Using tax_query with hierarchical custom taxonomies

I have been working on a site with fairly complex cataloguing and searching requirements, and ran into a few oversights (of my own) when setting tax_query for WP_Query within the pre_get_posts hook. This may not be the exact problem you're dealing with, but it might serve as a If you're just after the technical details, skip past the next section.

The context

This particular site includes a database of organisations (using a custom post type). Amongst the metadata attached to these organisations, there is a custom taxonomy called "service-area", which is the particular region(s) of Victoria that the organisation will deal with. This taxonomy is configured to be hierarchical, and has statewide, region and local government areas (LGAs) as the levels. Here's a sample:

  • Statewide
  • Hume
    • Alpine Shire
    • City of Greater Shepparton
  • Gippsland
    • Bass Coast Shire
    • Shire of Baw Baw
  • Metropolitan
    • etc...

When administering the organisations, it should behave as simply as possible. If it's statewide, just tick Statewide. If it services a whole region, tick just the region name.

In the front end, visitors have two filtering options: they can click on a map of regions or select from a drop down which includes all of the taxonomy terms. If a selects Hume, Wordpress should return all of the organisations that service any of the LGAs within Hume, Hume itself, or any that are marked as statewide.

Without any change to the process, any searches for Hume won't return any statewide organisations, severely limiting the search results.

The approach

I set up a filter using the pre_get_posts hook to modify the WP_Query object when someone selected a term. We want to modify the tax_query property.

Here's what I started with:

add_filter('pre_get_posts','tyson_add_statewide_orgs');
function tyson_add_statewide_orgs(&$wp_query) {
    if (!get_query_var('service-area')) return;
    $requested_area = get_query_var('service-area');
    $tax_query = array(
               array(
                 'taxonomy'=>'service-area',
                 'field'=>'slug',
                 'terms'=>array($requested_area,<strong>'statewide'</strong>),
                 'operator'=>'IN'
               )
             );
    $wp_query->set('tax_query',$tax_query);
}

Always remember that tax_query should be an array of arrays, because it can also take a 'relation' key which sets the rules of play when multiple tax queries are used (we're going to use do that in a second).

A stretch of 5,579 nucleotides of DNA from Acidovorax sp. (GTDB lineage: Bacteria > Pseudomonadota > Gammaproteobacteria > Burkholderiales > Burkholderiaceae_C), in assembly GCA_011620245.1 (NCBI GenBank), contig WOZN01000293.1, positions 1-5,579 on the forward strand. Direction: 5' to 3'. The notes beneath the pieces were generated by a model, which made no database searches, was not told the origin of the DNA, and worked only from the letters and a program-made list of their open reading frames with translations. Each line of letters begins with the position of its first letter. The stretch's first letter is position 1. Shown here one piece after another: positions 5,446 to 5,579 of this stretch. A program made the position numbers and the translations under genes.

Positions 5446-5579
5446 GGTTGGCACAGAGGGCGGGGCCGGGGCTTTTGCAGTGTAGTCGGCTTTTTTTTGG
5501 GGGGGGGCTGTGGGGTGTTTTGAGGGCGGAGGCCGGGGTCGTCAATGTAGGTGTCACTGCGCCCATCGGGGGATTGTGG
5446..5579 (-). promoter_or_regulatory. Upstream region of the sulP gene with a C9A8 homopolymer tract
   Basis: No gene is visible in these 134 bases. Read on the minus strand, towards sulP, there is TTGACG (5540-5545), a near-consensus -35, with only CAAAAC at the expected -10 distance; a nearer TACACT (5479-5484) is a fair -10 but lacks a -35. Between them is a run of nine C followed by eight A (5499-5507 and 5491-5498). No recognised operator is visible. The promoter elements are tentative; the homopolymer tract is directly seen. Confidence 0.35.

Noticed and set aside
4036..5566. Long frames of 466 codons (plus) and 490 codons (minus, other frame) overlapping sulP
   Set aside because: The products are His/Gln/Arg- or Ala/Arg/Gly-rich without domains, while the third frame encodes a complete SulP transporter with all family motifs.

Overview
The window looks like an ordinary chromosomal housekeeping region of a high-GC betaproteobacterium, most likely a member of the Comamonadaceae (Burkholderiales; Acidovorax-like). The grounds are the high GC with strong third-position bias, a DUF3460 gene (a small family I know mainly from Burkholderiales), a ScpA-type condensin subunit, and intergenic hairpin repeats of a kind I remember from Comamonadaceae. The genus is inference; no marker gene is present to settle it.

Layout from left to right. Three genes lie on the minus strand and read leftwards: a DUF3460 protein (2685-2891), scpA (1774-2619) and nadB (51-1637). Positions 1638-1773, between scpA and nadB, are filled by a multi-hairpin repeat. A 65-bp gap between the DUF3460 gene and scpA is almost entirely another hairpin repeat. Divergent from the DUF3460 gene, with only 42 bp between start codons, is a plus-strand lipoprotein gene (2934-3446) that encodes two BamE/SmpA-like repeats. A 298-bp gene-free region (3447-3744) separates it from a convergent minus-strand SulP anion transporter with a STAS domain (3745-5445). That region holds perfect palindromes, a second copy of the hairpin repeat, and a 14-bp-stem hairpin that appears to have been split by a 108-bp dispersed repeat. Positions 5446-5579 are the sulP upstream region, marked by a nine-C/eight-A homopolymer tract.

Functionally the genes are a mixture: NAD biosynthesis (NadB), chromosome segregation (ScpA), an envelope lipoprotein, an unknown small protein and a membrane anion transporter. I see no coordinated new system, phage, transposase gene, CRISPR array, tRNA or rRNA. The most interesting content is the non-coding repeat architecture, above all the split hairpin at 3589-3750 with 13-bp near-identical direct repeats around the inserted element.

It just didn't seem to work. A search for any taxonomy would include every organisation. I hooked into the posts_where filter to confirm that the resulting SQL was limiting the terms as I'd wanted. I considered throwing it out and modifying the posts_where SQL myself, but that's a messy solution.

The solution

The answer was another key in the tax_query array, include_children. It specifies whether child terms of the queried term are included in the final search, and it's set to true by default. When I was adding the statewide term in hopes of pulling just those orgs that service statewide, it was adding every child term of statewide (all of them), thereby negating the user's choice.

I therefore needed to:

  • include child terms for the user-chosen term, and

  • exclude child terms for statewide

To do so, I needed to start using multiple branches to the tax_query.

add_filter('pre_get_posts','tyson_add_statewide_orgs');
function tyson_add_statewide_orgs(&$wp_query) {
    if (!get_query_var('service-area')) return;
    $requested_area = get_query_var('service-area');
    $tax_query = array(
               array(
                 'taxonomy'=>'service-area',
                 'field'=>'slug',
                 'terms'=>array($requested_area),
                 'operator'=>'IN'
               ),
               array(
                 'taxonomy'=>'service-area',
                 'field'=>'slug',
                 'terms'=>array('statewide'),
                 'operator'=>'IN', 
                 <strong>'include_children'=>0</strong>
               ),
               'relation'=>'OR'
             );
    $wp_query->set('tax_query',$tax_query);
}

Notice how it's split into two arrays, because the 'statewide' array needs includes_children to be false (or 0). Also, although relation is 'OR' by default, I included it just to be explicit.

Low and behold, it works like a charm.